When Tineka Smith married her husband, she suddenly realised just how few cards catered to their relationship.
Smith is African-American and her husband is white, but finding greetings cards that reflected their interracial relationship proved almost impossible.
The final straw was when her husband bought her a card with penguins on it, as it was the only card he could find “with a black and white couple on it”.
Heartbroken and fed up with being under-represented, Smith took matters into her own hands and launched a greetings card e-tailer HueTribe, which aims to promote diversity and social inclusivity.
“When you walk into a store and see images on greeting cards that look like you or your relationships, it gives you a sense of acceptance that people realise you’re part of our society too,” she said.
Smith, a communications manager for the UN, said her new venture comes in response to the lack of diversity and social inclusivity in greetings cards celebrating marriages, engagements, anniversaries, Valentine’s Day and birthdays.
She said: “It might seem trivial to others, but it’s small things like being able to shop for a greetings card that is relevant to your life and relationship status that reflects a wider sentiment – that society actually acknowledges, accepts and respects you as an individual and that of the life you live – whether you’re black, white, Asian, disabled or identify as LGBTQ.”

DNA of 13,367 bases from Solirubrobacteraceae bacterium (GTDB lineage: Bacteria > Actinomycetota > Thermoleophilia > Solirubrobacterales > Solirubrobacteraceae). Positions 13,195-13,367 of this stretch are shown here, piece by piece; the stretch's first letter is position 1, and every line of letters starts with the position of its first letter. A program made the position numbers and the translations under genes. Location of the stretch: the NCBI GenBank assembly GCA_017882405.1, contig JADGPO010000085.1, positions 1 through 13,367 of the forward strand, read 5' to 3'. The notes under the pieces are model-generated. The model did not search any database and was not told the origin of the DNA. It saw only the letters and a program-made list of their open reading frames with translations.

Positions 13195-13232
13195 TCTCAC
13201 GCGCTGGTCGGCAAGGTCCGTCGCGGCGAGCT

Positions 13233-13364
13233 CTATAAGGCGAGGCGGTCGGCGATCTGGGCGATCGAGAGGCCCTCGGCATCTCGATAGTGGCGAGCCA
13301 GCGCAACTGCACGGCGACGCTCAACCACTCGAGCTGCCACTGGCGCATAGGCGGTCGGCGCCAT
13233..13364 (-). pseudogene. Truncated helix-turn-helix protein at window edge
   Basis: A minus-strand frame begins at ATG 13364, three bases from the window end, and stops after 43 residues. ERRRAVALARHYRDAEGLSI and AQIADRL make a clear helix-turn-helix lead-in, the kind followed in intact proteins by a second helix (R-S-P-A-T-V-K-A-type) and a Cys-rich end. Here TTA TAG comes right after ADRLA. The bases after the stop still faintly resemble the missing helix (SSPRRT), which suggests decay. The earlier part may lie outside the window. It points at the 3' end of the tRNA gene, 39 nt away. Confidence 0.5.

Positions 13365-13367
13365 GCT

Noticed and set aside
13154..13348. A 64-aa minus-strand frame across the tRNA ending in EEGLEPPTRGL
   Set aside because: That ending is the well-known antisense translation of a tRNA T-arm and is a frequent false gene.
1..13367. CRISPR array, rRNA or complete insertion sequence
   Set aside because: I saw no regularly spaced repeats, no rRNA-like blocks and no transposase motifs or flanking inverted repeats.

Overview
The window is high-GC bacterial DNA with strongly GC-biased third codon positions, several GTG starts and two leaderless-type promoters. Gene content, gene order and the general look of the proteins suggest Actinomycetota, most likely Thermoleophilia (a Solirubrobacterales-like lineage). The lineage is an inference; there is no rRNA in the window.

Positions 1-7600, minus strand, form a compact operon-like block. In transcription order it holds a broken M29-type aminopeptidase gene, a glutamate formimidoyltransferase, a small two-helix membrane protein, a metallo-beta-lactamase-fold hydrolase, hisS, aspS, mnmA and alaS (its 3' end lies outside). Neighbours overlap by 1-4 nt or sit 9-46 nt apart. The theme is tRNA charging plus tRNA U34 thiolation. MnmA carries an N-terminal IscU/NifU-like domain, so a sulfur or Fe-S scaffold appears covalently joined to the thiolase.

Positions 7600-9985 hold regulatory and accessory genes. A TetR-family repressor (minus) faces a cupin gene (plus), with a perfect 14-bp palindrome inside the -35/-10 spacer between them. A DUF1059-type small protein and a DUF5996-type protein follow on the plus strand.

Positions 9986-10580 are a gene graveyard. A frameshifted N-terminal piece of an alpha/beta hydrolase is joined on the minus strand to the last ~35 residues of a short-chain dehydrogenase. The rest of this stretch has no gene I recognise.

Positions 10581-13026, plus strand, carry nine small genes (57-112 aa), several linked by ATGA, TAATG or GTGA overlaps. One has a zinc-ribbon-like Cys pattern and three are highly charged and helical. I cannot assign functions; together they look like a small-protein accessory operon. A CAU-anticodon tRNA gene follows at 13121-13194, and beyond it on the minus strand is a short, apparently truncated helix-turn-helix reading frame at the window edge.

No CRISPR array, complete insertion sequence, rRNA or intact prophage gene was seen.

Smith said greetings card companies that do address diversity offer products that are often “uncompetitive, generic and badly designed”.
Her new venture, which launches later this month, recognises LGBT partnerships and celebrates interracial and multi-faith friendships, engagements, anniversaries and marriages.
A percentage of HueTribe’s annual profits will be donated to a selection of charitable projects that promote racial and LGBTQ tolerance.
The retailer will also be launching a product range catering to disabled people later this year.
Smith concluded: “When was the last time you saw a greetings card that represented an interracial LGBT couple? Or a New Baby card that celebrated a mixed race parentage?
“These might seem uncomfortable truths, but it is exactly this gap in the market that I am intending to address with the launch of HueTribe.
“Rather than being an exception to the rule, I am intent on setting the gold standard for card design that is representative of the colourful and socially diverse world in which we live in today. Anything less is a disservice to the modern consumer.”